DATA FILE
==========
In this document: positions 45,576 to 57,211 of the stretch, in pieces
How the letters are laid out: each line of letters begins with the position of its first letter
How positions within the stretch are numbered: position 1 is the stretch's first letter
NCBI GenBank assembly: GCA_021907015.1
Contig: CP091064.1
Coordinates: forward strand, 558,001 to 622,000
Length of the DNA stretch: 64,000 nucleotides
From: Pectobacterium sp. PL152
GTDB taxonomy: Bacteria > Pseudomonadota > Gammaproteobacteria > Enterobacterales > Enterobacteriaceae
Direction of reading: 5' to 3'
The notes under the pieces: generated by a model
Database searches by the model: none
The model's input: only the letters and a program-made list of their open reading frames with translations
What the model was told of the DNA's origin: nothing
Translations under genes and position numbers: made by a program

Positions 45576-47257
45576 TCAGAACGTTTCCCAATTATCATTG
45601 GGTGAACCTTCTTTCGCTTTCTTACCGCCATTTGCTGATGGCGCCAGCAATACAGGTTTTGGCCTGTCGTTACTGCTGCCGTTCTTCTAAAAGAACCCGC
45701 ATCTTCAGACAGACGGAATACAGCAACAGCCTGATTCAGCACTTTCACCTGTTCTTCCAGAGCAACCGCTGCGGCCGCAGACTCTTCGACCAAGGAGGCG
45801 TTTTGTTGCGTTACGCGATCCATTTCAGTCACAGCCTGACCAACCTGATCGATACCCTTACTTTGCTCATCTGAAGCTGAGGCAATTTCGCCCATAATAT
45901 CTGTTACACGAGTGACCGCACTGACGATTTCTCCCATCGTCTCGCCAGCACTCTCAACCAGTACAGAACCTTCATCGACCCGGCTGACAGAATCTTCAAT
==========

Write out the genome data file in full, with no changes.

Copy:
In this document: positions 45,576 to 57,211 of the stretch, in pieces
How the letters are laid out: each line of letters begins with the position of its first letter
How positions within the stretch are numbered: position 1 is the stretch's first letter
NCBI GenBank assembly: GCA_021907015.1
Contig: CP091064.1
Coordinates: forward strand, 558,001 to 622,000
Length of the DNA stretch: 64,000 nucleotides
From: Pectobacterium sp. PL152
GTDB taxonomy: Bacteria > Pseudomonadota > Gammaproteobacteria > Enterobacterales > Enterobacteriaceae
Direction of reading: 5' to 3'
The notes under the pieces: generated by a model
Database searches by the model: none
The model's input: only the letters and a program-made list of their open reading frames with translations
What the model was told of the DNA's origin: nothing
Translations under genes and position numbers: made by a program

Positions 45576-47257
45576 TCAGAACGTTTCCCAATTATCATTG
45601 GGTGAACCTTCTTTCGCTTTCTTACCGCCATTTGCTGATGGCGCCAGCAATACAGGTTTTGGCCTGTCGTTACTGCTGCCGTTCTTCTAAAAGAACCCGC
45701 ATCTTCAGACAGACGGAATACAGCAACAGCCTGATTCAGCACTTTCACCTGTTCTTCCAGAGCAACCGCTGCGGCCGCAGACTCTTCGACCAAGGAGGCG
45801 TTTTGTTGCGTTACGCGATCCATTTCAGTCACAGCCTGACCAACCTGATCGATACCCTTACTTTGCTCATCTGAAGCTGAGGCAATTTCGCCCATAATAT
45901 CTGTTACACGAGTGACCGCACTGACGATTTCTCCCATCGTCTCGCCAGCACTCTCAACCAGTACAGAACCTTCATCGACCCGGCTGACAGAATCTTCAAT